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CNN AMERICAN MORNING WITH PAULA ZAHN

House Call: Study Shows Cipro Resistance Growing

Aired February 19, 2003 - 07:52   ET

THIS IS A RUSH TRANSCRIPT. THIS COPY MAY NOT BE IN ITS FINAL FORM AND MAY BE UPDATED.

PAULA ZAHN, CNN ANCHOR: The drug that made headlines during the anthrax scare, Cipro, may not be working so well now.
Making a "House Call" this morning with more on the story, CNN medical correspondent Elizabeth Cohen.

Good morning -- Elizabeth.

ELIZABETH COHEN, CNN MEDICAL CORRESPONDENT: Good morning, Paula.

Paula, antibiotics are one of the miracles of modern medicine, but when they get overused, it can make them much less effective. And according to a study in the "Journal of the American Medical Association," that appears to be happening with Cipro. Cipro was, of course, the drug that gained fame during the anthrax scare.

Now, this would not affect its effectiveness with anthrax, but there is concern that Cipro could be less effective against other types of bacteria.

Let's take a look at the numbers. What these researchers did was they put Cipro in Petri dishes with various kinds of bacteria. They had them fight it out, and they saw how effective Cipro was. In 1994, they found that Cipro was 86 percent effective against these bacteria, but in 2000, they found that it was just 76 percent effective. That is a big loss in just that short a period of time.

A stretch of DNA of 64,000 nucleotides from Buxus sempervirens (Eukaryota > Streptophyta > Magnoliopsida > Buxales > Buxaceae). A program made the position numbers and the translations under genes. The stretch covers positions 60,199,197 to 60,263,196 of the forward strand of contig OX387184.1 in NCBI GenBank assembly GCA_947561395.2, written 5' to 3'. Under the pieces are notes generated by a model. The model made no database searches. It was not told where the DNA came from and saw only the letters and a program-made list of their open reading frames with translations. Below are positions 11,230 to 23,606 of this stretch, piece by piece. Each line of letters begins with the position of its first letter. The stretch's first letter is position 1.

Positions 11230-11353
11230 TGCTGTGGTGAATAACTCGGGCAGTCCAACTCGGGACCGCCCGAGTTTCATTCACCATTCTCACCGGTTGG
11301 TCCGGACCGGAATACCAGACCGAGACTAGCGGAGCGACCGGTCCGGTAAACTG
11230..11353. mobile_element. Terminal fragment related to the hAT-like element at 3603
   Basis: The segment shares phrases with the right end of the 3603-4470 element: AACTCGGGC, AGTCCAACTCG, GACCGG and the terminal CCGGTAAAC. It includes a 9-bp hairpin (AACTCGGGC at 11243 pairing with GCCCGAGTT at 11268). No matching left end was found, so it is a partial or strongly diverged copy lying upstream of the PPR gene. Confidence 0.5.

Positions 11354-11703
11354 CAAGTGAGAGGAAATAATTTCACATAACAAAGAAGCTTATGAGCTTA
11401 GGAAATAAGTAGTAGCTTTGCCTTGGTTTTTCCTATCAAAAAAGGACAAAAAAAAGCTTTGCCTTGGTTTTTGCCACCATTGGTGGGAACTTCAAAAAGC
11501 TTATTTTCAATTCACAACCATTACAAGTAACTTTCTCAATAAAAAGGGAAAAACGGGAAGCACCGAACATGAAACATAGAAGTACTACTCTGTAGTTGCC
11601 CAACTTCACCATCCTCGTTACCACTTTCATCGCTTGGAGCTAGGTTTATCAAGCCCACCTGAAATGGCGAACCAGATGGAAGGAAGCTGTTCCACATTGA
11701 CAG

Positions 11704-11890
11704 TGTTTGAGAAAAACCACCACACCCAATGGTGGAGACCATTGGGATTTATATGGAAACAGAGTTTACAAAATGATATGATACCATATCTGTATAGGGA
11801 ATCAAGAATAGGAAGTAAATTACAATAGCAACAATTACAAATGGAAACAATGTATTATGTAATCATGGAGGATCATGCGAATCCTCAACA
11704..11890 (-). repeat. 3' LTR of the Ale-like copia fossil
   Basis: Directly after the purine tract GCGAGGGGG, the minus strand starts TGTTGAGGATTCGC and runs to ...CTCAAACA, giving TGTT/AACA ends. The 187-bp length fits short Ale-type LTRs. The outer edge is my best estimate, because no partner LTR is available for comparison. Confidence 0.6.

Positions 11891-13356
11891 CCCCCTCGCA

And so, researchers say we need to use Cipro less if we want to maintain its effectiveness -- Paula.

ZAHN: Describe to us how this resistance occurs?

COHEN: Right. What happens is, is that bacteria are little and ugly, but they're actually smart. So, somebody introduces a new antibiotic, a lot of people use it. And the bacteria at first are killed, but then they say, hey, we need to adapt to this, we need to learn how to outsmart this new drug. And so, they learn how to do that. So, over time, more and more bacteria come into the community that know how to outsmart the drugs, and that means that you take the drug and it won't do anything against the bacteria.

ZAHN: So, if doctors know all of this, why does it continue to be over-prescribed?

COHEN: You know, doctors discuss this often. There have been various studies that show that doctors prescribe Cipro, which is one of the newer, better of what they call a broader antibiotic, even when they could prescribe an older one. They prescribe these sort of killer antibiotics even when they don't need to.

Some people say that a lot of it is patient pressure. They come to the doctor, and they say, doctor, I'm sick, I need an antibiotic, and the doctor gives it to them even when they really donít need it.

ZAHN: Elizabeth Cohen, we've got to leave it there this morning. Thanks for that "House Call."

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